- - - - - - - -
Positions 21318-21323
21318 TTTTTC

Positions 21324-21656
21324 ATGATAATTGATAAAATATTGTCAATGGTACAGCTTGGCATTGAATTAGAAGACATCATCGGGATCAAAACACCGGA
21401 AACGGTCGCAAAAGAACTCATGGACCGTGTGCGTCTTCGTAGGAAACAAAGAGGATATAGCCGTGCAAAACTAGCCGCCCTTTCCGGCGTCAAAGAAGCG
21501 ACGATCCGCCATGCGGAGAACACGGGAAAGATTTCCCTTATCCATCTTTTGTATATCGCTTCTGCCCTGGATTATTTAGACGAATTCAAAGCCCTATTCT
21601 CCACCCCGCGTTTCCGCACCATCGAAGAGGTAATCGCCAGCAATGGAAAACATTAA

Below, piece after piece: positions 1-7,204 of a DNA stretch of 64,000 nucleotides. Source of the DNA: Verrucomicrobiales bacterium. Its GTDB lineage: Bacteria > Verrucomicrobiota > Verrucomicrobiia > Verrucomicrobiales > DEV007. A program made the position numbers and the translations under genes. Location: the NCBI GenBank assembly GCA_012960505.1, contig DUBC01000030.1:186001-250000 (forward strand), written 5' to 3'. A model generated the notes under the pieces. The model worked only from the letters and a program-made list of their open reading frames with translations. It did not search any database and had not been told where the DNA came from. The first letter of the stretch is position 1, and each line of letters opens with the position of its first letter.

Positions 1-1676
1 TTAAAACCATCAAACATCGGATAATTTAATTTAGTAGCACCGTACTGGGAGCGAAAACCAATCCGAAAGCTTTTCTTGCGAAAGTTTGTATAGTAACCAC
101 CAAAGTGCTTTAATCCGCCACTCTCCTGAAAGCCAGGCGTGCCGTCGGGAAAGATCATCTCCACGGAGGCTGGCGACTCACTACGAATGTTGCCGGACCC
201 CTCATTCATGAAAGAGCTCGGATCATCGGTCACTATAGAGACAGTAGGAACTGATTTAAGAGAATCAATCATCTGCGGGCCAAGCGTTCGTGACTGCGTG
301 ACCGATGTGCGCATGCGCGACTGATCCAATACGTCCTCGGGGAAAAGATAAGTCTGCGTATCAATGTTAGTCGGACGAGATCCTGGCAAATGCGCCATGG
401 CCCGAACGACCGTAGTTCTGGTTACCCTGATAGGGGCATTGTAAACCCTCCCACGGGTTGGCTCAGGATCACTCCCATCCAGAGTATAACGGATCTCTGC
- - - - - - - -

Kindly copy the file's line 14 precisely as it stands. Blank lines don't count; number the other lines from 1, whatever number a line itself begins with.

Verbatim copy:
401 CCCGAACGACCGTAGTTCTGGTTACCCTGATAGGGGCATTGTAAACCCTCCCACGGGTTGGCTCAGGATCACTCCCATCCAGAGTATAACGGATCTCTGC